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Embrace Change - Don't Battle It!

By Edward Leigh, MA

I was thinking about my next article - so many great topics, but what should I focus on? My friend Maureen once told me when she is looking for answers, she sends a message to the Universe and sees what comes back. I went outside and looked up at the sky and said, "Send me a message." That evening, my wife, Beth and I were eating take-out Chinese Food. After our delicious meal, we opened our fortune cookies. Inside my cookie, the small slip of paper said, "Embrace change, don't battle it." I received my message – change will be the topic of my next article!

Like most people, I resist change. I have been in the speaking / training industry since 1989. I like to use visuals in my programs. I used many overheads to make my programs more fun and enjoyable. In the 1990s, people started using PowerPoint slides. This new technology seemed very cumbersome to me. My overheads work fine and I am sticking with them! Then in 2002, I was invited to speak at a conference. The meeting planner asked about AV needs. I told her I would need an overhead projector; she said no! She told me it's PowerPoint or nothing! I didn't want to go without visuals, so I knew the time had come. I had to learn PowerPoint. My brother, Hank, is a computer techie; he set me up with a PowerPoint tutorial. It took some time, but I learned the program. Today, I am having lots of fun with PowerPoint slides! Overheads were actually so much extra work compared to PowerPoint slides. I thought to myself, "Maybe change is not a such a bad thing after all?"

Stages of Change

We go though stages in coping with change. It takes time for us to understand the significance of the change. It is important to understand this is a normal process.

In reviewing the stages, you will probably find many similarities with the process a person goes through with the loss of a loved one.

Stage I: Denial

This coping strategy is used to minimize change is happening, or to deny that it will continue or last. At this stage, we may say, "They have said this before. Just wait, it will pass."

In the denial stage, we are trying to avoid dealing with the fear and uncertainty of potential change. We are hoping it will not take place. Early on in my PowerPoint change, I thought, "They are not serious. I am sure overheads will be available."

In helping others, the denial stage is challenging because it is hard to involve people in planning for the future, when they will not accept that the future is going to be altered. One way to help during this stage is to provide concrete information that the change will help.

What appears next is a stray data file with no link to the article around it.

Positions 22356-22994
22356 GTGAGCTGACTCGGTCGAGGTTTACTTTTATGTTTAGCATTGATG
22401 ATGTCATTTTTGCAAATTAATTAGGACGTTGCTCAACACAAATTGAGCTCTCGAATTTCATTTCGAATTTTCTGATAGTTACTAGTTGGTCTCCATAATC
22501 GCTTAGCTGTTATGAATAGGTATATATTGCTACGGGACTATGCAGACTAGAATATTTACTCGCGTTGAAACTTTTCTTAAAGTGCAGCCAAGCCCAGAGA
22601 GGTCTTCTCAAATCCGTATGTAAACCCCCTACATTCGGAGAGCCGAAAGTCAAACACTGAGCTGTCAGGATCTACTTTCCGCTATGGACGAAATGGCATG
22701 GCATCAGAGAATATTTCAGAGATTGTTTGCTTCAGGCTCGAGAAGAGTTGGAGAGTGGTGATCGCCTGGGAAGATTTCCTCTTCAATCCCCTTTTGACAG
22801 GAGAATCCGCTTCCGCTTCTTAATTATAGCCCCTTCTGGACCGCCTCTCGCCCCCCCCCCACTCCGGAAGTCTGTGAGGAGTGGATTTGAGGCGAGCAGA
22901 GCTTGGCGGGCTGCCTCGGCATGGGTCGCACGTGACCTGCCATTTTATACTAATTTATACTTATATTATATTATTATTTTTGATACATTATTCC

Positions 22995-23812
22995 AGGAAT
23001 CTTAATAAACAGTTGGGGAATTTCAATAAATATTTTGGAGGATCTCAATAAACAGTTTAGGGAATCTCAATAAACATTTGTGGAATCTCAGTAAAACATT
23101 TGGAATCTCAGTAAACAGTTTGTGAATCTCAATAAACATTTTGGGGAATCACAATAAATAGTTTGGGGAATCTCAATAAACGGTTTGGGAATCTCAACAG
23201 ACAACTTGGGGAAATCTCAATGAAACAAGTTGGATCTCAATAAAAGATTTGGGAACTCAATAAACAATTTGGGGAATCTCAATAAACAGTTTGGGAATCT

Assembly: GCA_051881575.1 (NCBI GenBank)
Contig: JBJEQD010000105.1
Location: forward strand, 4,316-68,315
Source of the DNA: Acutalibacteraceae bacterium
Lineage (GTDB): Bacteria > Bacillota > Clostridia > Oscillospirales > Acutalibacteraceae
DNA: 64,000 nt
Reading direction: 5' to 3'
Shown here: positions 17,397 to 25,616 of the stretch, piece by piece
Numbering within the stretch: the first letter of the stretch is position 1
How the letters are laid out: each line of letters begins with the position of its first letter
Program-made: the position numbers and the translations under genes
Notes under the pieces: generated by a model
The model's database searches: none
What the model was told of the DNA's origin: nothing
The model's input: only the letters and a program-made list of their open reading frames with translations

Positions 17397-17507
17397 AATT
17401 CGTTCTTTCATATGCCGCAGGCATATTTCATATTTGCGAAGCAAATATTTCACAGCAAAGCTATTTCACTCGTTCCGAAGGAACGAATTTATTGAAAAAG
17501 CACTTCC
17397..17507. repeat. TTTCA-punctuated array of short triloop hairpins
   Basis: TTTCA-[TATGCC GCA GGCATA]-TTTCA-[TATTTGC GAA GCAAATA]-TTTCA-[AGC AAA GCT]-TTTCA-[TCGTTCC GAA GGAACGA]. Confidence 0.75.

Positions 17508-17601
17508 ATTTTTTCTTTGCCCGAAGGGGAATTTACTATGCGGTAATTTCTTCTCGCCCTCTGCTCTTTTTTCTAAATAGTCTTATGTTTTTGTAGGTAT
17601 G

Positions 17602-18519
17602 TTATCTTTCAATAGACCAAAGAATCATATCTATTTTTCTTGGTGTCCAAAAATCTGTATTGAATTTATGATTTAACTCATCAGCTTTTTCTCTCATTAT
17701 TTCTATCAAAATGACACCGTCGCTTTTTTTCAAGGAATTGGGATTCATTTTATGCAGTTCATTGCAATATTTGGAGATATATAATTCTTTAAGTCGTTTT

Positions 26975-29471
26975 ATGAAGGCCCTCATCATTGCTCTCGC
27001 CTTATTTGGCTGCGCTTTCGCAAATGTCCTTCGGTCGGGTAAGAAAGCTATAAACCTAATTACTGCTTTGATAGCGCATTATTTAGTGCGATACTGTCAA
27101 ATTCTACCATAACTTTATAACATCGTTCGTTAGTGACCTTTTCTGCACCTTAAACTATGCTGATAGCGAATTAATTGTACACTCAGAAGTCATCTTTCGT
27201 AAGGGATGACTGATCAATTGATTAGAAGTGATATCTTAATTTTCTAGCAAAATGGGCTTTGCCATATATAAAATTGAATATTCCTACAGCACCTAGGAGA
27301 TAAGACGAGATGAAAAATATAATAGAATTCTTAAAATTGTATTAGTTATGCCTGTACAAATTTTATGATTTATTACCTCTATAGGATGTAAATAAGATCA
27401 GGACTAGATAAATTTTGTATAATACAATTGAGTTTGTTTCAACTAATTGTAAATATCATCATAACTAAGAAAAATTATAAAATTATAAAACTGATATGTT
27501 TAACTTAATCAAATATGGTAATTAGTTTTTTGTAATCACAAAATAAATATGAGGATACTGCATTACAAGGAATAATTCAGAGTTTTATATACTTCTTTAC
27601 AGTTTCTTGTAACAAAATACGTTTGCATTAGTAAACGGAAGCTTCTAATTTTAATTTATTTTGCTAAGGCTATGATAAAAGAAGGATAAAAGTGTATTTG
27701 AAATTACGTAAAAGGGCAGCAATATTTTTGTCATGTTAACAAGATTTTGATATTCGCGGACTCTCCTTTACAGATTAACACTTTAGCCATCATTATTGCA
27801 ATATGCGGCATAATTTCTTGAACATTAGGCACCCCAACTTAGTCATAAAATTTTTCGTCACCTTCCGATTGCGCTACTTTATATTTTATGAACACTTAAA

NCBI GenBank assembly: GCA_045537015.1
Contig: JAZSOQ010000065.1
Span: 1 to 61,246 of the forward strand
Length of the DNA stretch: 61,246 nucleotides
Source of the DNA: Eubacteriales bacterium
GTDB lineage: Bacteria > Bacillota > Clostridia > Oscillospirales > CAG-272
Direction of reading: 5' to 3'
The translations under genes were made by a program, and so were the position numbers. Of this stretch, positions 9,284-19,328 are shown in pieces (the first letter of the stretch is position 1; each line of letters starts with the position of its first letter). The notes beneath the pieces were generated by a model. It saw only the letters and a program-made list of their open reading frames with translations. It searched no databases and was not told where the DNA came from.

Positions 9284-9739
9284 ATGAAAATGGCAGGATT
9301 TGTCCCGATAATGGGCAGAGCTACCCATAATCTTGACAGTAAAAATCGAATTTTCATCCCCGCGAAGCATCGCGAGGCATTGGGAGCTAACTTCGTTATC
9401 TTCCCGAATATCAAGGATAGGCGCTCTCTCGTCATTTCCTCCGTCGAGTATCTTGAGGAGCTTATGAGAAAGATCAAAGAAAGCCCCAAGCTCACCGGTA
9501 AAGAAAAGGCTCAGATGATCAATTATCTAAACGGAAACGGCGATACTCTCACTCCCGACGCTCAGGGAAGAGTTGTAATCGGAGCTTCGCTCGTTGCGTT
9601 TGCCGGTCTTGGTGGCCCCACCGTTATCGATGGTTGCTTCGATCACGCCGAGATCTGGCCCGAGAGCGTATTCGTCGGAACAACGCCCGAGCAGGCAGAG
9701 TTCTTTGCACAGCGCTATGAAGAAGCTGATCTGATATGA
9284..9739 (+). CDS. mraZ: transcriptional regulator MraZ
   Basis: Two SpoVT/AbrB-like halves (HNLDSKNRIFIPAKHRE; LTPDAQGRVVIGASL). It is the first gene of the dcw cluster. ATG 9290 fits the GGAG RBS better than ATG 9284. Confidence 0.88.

Stage II: Anger & Resistance

When we can no longer deny that something is or has happened, we tend to move into a state of anger, accompanied by resistance. This stage is the most critical with respect to the success of the change implementation.

In this stage, we may say things like, "Why are they being so hard on us? Why are they putting us through this?" At this point, in regard to my AV needs crisis, I said to myself, "I can't believe they are being so difficult. Why can't I use my overheads?"

In helping others at this stage, listen to people and empathize. Don´t tell them to snap out of it or pull themselves together. Right now, people don't want your solutions, they want their feelings acknowledged. Denying their feelings will only lengthen the period of resistance.

Stage III: Exploration & Acceptance

This is the stage where we begin to stop denying and the anger has passed. We have a better sense of the meaning of the change and are more willing to explore further, and are more open and interested in planning around the change and being participants in the process.

In this stage we may say things like, "Well, I guess we can get through this." I thought to myself, "I will call my brother. He will help make the transition to PowerPoint.

People now need encouragement and support. Provide training and involve them in planning. Focus on some short term successes.

Stage IV: Commitment

This is the stage we commit to the change and are willing to work towards making it succeed. We know it is going to happen and want to make it work.

Recognize and reward people who are responding well to the change.

The change process takes a considerable amount of time and energy to work. Accept that we will go through a process. Focus on the pot of gold at the end of the rainbow. Look at me – years ago, I was resistant and angry about giving up my beloved overheads. Today I am having so much fun with PowerPoint!

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